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It has become a tradition for the Trudeau government: Whenever a mass shooting occurs, it immediately announces more gun-control measures.

It did it in 2020, when in the days after the murder of 22 people in Nova Scotia, it announced a ban on ownership of many semi-automatic assault-style rifles, and said it would bring in a mandatory buyback program for those weapons.

The Liberals did it again last week, in the heightened emotional aftermath of the killing of 19 children in a Texas elementary school, when they announced their intention to take new gun-control steps.

On the plus side, hey, at least in Canada we have a government that responds to mass shootings by talking about preventing more of them – unlike the United States, where it is preordained that yet another slaughter of children will not change American gun laws.

But using such episodes to sell Canadian gun-control policies overlooks the fact that the biggest and most persistent gun-violence problem in Canada is not mass shootings. It’s the daily tally of individual violent crimes involving firearms, especially handguns. And the Liberals have done little to stem the growing number of these less-newsworthy crimes.

A Statistics Canada report released last week says that, since 2009, the per capita rate of firearms being pointed at someone in the commission of a crime has nearly tripled, and the rate at which guns are fired with intent to kill or wound is up fivefold.

In rural areas, there were notable spikes in firearms-related crimes in 2019 and 2020, mostly involving long guns. But it’s in cities and suburbs where crime is most likely to involve a firearm – usually an easy-to-conceal handgun. Statscan says 63 per cent of firearm-related violent crimes in urban areas involved handguns in 2020.

These trends are starkly reflected in Canada’s largest city, whose rate of gun crime is about average for the country (and lower than Winnipeg, Regina, Saskatoon and Calgary). The Toronto Police Service reported this month that 286 people have been killed in shootings, and 1,185 people have been injured, since 2015.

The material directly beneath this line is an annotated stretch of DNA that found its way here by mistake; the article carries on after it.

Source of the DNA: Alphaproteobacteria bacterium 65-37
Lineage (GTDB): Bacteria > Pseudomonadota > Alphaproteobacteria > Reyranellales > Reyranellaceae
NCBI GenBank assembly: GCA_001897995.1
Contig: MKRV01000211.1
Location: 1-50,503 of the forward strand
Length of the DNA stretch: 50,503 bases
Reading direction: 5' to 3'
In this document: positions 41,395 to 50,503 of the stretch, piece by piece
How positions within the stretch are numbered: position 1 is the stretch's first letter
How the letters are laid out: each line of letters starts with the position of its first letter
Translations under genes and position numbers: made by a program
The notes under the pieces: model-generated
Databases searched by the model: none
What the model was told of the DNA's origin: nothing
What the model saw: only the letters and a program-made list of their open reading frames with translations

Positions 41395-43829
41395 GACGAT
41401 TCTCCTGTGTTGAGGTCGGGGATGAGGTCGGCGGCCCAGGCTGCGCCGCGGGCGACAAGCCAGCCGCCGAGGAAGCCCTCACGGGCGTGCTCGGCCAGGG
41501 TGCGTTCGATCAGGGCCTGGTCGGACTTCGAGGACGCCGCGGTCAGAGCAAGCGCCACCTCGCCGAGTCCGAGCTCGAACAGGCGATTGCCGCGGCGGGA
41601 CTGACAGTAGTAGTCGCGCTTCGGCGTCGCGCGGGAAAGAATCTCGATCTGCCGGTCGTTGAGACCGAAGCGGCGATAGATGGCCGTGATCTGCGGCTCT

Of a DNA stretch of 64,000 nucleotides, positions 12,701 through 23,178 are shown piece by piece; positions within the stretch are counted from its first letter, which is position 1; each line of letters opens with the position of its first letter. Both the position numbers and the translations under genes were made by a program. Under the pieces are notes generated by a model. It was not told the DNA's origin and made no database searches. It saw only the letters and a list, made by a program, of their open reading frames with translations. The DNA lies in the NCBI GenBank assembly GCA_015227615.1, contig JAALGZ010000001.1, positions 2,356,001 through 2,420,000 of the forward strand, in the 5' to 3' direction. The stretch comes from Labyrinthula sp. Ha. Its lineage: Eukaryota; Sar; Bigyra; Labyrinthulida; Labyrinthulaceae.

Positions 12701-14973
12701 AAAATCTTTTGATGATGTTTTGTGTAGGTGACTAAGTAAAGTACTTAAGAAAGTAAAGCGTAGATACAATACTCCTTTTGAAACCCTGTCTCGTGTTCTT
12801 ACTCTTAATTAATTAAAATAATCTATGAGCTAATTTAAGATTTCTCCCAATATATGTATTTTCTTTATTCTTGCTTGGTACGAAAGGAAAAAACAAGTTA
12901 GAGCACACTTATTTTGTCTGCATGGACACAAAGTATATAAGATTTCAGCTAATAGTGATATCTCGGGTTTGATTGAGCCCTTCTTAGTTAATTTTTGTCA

The Liberals, quick to rush to the podium after mass shootings, have mostly offered half-baked measures in response to the much larger number of Canadians harmed by mundane, day-to-day gun violence.

Their most talked-about plan involves passing the buck to municipalities, by giving them the right to ban handguns. Toronto could ban handgun ownership and sales, while municipalities next door do not. It’s nonsensical. A more sensible proposal would be for the federal government to ban handguns nationwide, as this page has argued before.

There should also be increased penalties for smuggling and trafficking illegal guns, and tightened border controls. Canada’s rules to screen legal gun owners are necessary and effective, but there’s a large and growing problem of illegal guns flowing in from the U.S. That’s why, as we recently wrote, those who want tougher gun control and those who want to go after criminals with illegal guns are both right.

The Liberals should also listen to an idea from the Toronto Police Service. It proposed this month that the federal government require bail hearings for people charged with the most serious firearm offences be heard by judges, instead of by justices of the peace. It’s a move the police say would “clearly convey Parliament’s view of the seriousness of these offences.”

Toronto police also suggest that Ottawa amend the Criminal Code so that someone who opens fire in a busy public place can be charged with first-degree murder if they kill an innocent bystander.

There is no one magic bullet that can make gun crime disappear. But Canada has done a few things right, and the way forward includes more of the same: smart gun control that screens owners while respecting law-abiding hunters; a focus on the flow of smuggled and illegal guns; criminal laws that target gun crime; and a society with a strong economy, education system and social safety net, to minimize the incentive to turn to crime.

More proposals from the Liberals to, for example, limit the magazine capacity of long guns may be welcomed by the public – especially in light of the Texas tragedy. But they would be, once again, ignoring this country’s most deadly and widespread gun crimes.

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